Pedro, a refugee from Latin America, once rushed into my office several minutes after our session had finished, in a highly anxious and aroused state. He told me he had bumped into a friend, Enriques, in the corridor. He begged me to tell Enriques that his appointment with me was in connection with an arm injury and to say nothing of any emotional dilemmas.
It appeared that it was fine to have physical health problems, but to have psychological ones was not acceptable as they were viewed as too stigmatising.
Implications for practice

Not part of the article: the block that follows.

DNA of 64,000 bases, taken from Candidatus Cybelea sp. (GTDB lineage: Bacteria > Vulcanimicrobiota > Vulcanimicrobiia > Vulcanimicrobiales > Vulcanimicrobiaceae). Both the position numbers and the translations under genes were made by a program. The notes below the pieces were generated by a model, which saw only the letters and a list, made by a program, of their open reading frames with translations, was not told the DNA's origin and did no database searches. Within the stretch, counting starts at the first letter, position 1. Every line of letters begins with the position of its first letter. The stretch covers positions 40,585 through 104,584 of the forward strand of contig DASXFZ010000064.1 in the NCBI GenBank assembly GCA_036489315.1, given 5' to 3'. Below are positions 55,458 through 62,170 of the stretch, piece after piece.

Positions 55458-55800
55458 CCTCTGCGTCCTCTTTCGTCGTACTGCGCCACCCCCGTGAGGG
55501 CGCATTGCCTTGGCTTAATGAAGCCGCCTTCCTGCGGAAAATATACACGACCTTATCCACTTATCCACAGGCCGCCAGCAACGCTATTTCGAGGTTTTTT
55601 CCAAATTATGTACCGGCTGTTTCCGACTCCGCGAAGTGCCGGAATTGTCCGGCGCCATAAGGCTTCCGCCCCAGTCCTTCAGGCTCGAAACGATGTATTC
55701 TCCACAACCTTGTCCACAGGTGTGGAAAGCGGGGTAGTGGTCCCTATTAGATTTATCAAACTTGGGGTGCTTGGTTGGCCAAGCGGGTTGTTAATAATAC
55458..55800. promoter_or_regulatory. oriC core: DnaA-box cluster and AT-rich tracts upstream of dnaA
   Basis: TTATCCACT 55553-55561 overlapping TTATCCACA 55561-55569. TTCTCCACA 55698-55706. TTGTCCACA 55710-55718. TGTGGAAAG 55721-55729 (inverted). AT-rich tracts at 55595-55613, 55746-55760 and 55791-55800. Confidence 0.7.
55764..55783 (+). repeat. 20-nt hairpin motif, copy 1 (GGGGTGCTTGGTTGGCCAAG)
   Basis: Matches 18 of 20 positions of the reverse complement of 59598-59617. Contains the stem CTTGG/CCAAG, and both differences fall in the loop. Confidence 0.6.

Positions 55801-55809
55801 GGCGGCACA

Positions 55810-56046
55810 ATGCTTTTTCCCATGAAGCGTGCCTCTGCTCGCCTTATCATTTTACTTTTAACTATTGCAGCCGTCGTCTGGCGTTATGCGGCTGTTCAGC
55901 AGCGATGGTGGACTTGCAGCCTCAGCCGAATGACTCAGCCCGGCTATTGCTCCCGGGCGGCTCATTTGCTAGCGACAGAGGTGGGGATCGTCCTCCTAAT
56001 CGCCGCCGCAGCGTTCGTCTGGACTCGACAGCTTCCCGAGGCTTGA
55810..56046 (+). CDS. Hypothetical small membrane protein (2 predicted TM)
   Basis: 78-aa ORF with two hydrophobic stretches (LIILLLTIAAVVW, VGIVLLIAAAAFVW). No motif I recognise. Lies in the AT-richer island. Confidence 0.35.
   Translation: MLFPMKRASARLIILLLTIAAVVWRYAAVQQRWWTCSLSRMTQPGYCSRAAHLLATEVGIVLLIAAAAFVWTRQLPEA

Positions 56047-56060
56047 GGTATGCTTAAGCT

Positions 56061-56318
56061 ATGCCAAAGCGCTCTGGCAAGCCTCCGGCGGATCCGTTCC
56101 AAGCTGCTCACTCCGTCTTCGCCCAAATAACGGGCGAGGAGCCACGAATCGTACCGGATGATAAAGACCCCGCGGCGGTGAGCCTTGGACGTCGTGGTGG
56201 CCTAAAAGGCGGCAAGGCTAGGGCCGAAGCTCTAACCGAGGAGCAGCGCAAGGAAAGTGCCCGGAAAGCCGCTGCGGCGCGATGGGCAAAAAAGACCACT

If an asylum-seeker or refugee approaches you for psychiatric help, one of the least helpful things you can do is contact the local embassy of his or her country of origin. Most refugees have fled their country of origin owing to persecution or atrocities, and for fear of their lives; they are usually terrified that their embassy, which is part of their government structure, may find them and take action against them or their families. It is impossible to assess the likelihood or not of this happening. Also, assuming that patients from the same country will have a lot in common and might, for example, be put in the same therapy group, is a high-risk strategy. When I was working at an agency offering health services to refugees based in London, there was a policy decision that two people of the same nationality would never be placed in the same therapeutic group. There will be refugees in the UK who share a nationality but are drawn from totally opposing political or religious groups. Given that refugees may have been forced to flee because somebody had spoken about their political, religious or ethnic views or background means that issues of trust may be problematic and require careful consideration. The refugees may also be extremely anxious about personal information getting into the wrong hands and being used against them or their family members in their country of origin (Box 4).